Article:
This is a story that broke during the week, that I simply didn’t have time to note. It’s the startling insight from research conducted by Barnardos that up to 2/3 of girls in care are at risk of abuse. Startling not just because of the enormous scale of the suspected abuse, but that there seems little evidence of much of it making its way into the criminal justice system.
The Not A World Away report notes that…
Those most frequently identified within the research were abuse through prostitution (most involving third-party organisation and gain), less obvious transactional exploitation in the context of party houses, and sexually exploitative relationships. Internet exploitation and trafficking for the purposes of sexual exploitation were also identified as issues of concern although less frequently.
Recommendationsinclude the development of strategic framework:
1. When established, the SBNI should, as part of its work plan, consider the issue of child sexual exploitation and the effectiveness of current responses to it.
2. DHSSPS should revise existing Safeguarding and Child Protection Guidance to explicitly reference the complex nature and impact of sexual exploitation. This should be supported by the development of detailed inter-agency procedural to happen.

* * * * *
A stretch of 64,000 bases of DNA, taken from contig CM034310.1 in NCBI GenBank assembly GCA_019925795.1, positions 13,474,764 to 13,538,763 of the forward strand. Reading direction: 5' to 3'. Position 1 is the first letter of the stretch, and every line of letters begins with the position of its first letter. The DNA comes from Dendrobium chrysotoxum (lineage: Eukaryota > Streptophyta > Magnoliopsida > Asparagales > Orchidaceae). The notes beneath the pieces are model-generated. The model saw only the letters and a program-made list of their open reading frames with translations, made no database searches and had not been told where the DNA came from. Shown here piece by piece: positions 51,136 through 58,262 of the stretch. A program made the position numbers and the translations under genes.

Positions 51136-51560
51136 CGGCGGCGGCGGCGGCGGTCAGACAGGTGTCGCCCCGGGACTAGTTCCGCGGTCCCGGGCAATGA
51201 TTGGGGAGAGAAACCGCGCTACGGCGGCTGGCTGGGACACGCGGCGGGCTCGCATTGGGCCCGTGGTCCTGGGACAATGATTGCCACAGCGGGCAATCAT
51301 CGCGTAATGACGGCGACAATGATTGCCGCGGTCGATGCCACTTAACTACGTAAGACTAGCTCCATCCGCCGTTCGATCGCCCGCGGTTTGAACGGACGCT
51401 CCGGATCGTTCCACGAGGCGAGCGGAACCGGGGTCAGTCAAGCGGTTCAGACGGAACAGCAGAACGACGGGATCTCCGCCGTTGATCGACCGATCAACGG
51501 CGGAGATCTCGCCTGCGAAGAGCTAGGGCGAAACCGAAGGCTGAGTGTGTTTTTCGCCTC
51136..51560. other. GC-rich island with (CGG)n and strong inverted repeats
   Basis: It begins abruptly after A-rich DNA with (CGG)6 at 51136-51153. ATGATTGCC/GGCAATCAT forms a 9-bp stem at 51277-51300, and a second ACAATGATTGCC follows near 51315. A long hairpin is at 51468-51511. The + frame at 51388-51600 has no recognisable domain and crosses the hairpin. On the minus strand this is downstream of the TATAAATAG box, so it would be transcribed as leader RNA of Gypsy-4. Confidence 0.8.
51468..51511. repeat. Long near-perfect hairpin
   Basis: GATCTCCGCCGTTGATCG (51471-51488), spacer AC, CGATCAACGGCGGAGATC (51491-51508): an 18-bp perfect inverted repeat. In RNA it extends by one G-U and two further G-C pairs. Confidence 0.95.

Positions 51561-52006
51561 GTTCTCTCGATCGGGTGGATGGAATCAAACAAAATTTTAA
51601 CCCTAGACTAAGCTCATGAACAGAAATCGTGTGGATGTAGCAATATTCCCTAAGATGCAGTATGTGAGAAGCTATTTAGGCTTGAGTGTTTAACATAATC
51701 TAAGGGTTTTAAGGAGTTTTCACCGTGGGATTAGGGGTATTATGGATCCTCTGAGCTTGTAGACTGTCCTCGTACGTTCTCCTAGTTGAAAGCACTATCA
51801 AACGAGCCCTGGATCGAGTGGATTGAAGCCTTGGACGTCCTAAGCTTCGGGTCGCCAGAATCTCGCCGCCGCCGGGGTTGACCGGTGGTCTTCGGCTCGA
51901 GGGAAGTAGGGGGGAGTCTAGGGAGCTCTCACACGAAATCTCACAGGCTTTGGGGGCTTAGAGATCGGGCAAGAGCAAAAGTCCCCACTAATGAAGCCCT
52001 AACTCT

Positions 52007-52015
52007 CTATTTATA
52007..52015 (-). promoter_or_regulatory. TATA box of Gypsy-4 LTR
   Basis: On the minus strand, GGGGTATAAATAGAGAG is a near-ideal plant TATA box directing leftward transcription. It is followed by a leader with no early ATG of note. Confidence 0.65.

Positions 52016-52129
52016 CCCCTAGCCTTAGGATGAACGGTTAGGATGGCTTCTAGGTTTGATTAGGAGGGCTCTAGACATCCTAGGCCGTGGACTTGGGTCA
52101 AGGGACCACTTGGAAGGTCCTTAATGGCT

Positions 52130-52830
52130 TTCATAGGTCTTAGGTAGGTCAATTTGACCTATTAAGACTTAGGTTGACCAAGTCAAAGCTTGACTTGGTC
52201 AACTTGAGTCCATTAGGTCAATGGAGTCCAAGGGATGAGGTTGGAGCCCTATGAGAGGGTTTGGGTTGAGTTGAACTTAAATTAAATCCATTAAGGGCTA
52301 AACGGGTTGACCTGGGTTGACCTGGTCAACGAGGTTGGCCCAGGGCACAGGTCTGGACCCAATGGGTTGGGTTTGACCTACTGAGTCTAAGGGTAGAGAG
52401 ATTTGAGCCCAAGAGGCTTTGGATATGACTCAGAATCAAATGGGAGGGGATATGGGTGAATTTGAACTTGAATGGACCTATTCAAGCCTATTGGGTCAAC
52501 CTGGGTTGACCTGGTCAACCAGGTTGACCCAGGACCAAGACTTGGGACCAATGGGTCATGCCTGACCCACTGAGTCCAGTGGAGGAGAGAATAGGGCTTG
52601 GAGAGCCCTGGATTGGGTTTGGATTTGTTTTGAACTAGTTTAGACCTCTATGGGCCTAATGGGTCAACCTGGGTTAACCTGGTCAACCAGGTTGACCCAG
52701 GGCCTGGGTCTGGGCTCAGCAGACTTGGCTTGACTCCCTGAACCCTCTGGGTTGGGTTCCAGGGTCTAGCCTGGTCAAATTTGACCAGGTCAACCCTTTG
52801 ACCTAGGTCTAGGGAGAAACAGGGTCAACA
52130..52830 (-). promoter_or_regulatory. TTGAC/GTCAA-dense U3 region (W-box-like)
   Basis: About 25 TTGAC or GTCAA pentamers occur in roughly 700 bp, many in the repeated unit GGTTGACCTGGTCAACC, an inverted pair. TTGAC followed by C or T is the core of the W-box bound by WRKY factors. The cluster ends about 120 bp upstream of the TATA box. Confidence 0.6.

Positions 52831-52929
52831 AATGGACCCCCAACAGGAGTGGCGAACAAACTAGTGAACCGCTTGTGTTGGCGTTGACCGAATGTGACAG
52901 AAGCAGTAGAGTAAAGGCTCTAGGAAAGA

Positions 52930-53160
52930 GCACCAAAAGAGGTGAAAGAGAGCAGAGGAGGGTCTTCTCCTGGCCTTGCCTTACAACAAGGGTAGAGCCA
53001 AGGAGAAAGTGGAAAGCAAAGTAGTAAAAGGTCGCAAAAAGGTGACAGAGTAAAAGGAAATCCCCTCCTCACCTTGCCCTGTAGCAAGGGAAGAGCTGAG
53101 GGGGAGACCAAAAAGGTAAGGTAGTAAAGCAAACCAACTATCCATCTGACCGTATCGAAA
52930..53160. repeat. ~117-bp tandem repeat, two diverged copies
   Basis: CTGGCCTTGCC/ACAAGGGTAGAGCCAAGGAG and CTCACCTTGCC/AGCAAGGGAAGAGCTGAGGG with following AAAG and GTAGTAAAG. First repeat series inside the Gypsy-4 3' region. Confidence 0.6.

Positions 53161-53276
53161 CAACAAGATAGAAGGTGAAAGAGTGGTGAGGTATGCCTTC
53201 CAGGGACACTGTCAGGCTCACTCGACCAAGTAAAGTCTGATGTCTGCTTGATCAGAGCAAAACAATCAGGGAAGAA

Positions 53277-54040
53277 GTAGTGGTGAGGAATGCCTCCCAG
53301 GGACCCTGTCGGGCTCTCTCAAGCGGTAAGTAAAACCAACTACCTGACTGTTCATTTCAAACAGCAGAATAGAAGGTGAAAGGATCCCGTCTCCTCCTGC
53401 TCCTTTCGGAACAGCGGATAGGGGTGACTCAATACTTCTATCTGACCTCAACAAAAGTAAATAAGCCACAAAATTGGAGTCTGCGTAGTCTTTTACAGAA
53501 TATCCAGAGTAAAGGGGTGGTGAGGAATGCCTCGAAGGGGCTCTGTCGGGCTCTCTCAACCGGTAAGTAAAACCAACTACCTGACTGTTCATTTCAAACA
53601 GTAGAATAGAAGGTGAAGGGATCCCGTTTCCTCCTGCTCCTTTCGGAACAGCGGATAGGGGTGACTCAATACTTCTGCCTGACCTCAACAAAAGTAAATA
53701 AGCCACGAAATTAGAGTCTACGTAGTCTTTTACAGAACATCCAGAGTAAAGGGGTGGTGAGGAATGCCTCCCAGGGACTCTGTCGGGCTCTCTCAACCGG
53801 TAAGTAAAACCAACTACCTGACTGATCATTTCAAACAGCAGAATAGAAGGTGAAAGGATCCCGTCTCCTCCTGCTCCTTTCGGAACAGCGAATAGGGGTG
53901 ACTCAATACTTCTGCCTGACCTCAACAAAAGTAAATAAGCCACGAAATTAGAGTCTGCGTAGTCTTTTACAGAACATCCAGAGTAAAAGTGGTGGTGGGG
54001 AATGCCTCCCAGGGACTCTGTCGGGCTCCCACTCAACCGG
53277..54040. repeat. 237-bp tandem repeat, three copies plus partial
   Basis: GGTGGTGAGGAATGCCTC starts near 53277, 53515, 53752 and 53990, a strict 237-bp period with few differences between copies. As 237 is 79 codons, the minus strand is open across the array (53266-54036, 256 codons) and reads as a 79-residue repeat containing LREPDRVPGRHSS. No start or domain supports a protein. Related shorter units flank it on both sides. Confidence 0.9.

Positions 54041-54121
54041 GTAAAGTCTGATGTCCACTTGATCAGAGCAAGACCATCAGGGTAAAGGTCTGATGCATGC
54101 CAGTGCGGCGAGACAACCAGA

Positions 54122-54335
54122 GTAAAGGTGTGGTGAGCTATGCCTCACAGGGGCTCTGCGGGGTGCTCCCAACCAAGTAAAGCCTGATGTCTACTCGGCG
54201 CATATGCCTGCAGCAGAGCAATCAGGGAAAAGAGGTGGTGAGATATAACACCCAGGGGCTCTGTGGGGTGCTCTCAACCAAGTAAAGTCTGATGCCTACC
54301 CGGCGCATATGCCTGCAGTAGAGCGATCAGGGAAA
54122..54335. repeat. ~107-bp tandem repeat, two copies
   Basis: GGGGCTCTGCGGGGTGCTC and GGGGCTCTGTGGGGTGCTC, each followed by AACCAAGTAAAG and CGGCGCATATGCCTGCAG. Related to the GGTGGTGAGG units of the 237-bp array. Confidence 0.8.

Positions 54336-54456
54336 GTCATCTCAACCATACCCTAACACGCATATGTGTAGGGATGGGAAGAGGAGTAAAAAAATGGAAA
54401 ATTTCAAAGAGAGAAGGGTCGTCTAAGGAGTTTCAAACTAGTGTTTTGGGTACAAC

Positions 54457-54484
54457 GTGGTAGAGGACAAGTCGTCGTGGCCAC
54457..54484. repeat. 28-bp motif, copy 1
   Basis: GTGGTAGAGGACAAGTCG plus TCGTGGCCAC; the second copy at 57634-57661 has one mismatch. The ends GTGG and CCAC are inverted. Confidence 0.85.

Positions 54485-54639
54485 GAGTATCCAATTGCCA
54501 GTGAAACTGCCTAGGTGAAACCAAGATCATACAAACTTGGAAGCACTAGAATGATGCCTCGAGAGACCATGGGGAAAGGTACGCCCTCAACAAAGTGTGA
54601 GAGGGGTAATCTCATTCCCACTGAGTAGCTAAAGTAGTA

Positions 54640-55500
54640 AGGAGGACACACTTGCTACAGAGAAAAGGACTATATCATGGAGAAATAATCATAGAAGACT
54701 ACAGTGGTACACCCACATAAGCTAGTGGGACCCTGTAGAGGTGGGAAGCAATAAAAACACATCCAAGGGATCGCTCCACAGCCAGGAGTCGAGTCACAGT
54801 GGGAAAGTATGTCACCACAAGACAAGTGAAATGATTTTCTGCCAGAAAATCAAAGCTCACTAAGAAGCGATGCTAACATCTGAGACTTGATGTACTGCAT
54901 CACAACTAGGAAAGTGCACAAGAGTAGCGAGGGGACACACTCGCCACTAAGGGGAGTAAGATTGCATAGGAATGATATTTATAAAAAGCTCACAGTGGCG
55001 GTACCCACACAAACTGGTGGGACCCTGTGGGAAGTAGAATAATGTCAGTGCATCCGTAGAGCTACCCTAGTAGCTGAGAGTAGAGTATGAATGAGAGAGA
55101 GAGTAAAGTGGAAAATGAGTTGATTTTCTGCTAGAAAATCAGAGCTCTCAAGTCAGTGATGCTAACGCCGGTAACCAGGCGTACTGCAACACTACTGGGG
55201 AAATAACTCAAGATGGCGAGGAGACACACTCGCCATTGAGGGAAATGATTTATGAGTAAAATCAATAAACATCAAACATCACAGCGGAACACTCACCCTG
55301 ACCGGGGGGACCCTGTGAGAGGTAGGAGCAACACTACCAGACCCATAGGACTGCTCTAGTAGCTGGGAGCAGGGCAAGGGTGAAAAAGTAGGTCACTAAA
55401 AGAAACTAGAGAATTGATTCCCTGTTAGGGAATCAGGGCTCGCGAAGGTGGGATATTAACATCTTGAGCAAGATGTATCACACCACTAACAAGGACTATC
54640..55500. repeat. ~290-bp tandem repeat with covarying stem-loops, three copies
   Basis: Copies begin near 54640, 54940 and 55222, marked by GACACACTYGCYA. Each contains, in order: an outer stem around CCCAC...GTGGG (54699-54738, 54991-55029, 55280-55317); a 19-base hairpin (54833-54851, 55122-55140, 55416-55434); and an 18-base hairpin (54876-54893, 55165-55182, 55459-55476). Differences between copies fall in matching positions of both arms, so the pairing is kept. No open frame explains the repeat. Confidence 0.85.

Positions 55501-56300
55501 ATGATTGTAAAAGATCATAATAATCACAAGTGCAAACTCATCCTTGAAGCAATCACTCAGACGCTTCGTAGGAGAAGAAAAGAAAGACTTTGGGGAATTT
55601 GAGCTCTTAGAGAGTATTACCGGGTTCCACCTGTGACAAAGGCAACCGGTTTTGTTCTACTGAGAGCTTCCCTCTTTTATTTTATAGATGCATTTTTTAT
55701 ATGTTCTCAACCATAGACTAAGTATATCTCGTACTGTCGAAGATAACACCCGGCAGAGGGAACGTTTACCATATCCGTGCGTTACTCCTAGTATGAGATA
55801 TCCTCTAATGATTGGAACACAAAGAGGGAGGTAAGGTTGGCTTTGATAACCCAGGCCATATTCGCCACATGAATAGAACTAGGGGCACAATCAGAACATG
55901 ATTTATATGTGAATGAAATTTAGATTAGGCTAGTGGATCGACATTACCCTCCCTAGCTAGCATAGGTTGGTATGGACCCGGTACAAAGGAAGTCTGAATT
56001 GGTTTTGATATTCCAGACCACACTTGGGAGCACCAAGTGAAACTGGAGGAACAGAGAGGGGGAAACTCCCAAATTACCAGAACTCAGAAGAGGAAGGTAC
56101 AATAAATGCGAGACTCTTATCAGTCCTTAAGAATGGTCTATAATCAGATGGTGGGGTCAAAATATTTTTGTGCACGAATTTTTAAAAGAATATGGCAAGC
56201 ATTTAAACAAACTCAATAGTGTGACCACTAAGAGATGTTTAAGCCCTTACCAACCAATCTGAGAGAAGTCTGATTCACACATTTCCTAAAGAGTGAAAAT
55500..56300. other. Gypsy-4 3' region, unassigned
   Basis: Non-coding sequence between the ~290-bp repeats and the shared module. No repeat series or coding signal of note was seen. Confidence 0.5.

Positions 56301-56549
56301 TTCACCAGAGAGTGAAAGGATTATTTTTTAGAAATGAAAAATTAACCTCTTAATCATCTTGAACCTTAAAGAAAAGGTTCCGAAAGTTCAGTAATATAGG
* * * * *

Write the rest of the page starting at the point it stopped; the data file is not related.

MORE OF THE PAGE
3. The HSC Board should progress the development of a targeted and fully resourced action plan on sexual exploitation that includes, but is not limited to, consideration of the following issues:
- data collection and monitoring professional competency and capacity
- best-practice models for responding to sexual exploitation, including the merits of a co-located inter-agency model of response
- regional implementation of the sexual exploitation risk assessment tool
- resourcing of a regional specialist support service.
4. The HSC Board should consider how best to coordinate and prioritise the provision of specialist (Tier 3) drug
and alcohol counselling services to young people who display signs of drug and alcohol abuse which may make them vulnerable to sexual exploitation, in particular to children living in residential care.
5. The Public Health Agency should develop a campaign to raise public awareness of the sexual exploitation of children and young people.
6. The NI Policing Board should incorporate child protection (including sexual exploitation) as a priority in forthcoming Policing Plans, in reflection of the critical importance of this area of work.
Since the figures are so conspicously high, it would be good to see how Northern Ireland compares with other parts of the UK and Ireland. Is this a typical rate of vulnerability? Or is Northern Ireland a special case? If it’s the latter, then whatever good policy instruments are put, then there has to be a question raised over whether there’s a willingness to tackle this problem.
Probably the most important thing to take from the Barnardo’s report is that these are only interim recommendations.